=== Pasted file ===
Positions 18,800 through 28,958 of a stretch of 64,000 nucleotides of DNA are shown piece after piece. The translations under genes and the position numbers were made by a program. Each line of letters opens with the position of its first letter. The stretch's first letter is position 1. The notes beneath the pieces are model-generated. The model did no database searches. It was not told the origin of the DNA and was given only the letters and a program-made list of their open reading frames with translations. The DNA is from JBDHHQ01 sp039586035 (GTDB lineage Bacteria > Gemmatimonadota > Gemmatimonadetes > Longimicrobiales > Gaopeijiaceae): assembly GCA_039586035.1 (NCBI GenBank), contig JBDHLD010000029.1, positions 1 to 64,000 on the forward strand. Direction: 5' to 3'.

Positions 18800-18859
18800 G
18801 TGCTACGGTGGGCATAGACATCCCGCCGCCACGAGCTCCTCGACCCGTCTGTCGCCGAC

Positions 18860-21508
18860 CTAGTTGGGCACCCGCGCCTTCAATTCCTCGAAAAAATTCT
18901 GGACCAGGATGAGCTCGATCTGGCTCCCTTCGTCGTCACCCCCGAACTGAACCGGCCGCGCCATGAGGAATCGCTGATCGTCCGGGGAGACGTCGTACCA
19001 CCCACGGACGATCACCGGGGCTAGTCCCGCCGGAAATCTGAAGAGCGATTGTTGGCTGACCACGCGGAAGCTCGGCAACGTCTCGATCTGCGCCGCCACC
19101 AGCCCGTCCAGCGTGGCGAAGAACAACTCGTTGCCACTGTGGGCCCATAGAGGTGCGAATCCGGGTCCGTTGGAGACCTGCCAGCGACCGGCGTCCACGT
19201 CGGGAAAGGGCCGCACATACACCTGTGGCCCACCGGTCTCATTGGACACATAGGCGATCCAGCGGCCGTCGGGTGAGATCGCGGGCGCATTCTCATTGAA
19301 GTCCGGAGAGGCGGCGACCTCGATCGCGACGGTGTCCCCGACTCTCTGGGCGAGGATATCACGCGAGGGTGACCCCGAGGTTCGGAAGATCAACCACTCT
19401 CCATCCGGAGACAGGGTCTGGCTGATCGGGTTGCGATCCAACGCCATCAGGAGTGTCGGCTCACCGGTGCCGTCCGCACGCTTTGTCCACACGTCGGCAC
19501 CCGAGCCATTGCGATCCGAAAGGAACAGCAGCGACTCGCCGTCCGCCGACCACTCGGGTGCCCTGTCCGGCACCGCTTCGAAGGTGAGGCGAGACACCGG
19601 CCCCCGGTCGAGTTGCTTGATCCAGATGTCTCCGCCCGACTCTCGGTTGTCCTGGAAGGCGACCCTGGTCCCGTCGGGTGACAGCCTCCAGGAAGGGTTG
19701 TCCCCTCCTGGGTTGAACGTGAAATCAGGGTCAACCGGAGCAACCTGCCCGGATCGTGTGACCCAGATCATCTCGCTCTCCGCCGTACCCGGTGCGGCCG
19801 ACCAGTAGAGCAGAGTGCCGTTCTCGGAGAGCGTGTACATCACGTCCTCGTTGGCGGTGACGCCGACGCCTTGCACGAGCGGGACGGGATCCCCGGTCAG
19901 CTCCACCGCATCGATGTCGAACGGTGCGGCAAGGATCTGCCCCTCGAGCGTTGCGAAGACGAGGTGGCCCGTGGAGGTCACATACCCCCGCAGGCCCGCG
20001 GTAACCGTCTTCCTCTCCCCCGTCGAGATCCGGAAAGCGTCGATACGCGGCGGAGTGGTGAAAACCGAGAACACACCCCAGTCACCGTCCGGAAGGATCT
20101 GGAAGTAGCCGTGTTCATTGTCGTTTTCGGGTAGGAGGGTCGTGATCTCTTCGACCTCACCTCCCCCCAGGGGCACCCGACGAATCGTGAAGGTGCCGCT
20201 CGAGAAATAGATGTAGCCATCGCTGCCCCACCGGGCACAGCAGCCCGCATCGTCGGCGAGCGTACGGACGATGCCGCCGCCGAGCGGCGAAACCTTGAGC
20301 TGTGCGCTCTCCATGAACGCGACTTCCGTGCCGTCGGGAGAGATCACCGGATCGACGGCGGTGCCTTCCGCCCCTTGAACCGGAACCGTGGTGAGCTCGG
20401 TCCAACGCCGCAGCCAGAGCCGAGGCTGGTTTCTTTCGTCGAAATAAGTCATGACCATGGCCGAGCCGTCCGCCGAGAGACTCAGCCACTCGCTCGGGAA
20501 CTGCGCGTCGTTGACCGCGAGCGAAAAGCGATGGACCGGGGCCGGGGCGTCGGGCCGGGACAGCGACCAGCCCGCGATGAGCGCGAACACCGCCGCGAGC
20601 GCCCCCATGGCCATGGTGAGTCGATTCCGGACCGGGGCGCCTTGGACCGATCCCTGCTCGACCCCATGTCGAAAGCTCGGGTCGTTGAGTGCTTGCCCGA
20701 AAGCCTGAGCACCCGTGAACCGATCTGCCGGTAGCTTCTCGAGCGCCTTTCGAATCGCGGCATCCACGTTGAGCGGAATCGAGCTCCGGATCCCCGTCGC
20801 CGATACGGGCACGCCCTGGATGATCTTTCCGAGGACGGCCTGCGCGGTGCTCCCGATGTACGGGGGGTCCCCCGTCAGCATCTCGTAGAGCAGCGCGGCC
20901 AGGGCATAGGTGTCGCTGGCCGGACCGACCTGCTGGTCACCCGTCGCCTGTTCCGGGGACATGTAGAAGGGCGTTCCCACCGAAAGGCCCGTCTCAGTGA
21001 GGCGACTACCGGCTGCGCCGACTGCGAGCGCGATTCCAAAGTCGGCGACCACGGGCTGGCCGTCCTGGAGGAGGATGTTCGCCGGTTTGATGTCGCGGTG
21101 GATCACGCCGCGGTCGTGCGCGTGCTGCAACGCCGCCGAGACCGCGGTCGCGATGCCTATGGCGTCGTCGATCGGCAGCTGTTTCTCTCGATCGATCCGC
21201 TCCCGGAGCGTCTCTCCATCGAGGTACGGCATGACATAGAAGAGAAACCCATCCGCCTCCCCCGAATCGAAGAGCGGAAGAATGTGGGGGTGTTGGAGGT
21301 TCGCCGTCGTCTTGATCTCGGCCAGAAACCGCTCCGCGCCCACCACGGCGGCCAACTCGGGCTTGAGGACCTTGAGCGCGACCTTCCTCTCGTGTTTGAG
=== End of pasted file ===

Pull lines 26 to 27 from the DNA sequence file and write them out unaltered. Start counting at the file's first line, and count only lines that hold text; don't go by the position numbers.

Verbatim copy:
20801 CGATACGGGCACGCCCTGGATGATCTTTCCGAGGACGGCCTGCGCGGTGCTCCCGATGTACGGGGGGTCCCCCGTCAGCATCTCGTAGAGCAGCGCGGCC
20901 AGGGCATAGGTGTCGCTGGCCGGACCGACCTGCTGGTCACCCGTCGCCTGTTCCGGGGACATGTAGAAGGGCGTTCCCACCGAAAGGCCCGTCTCAGTGA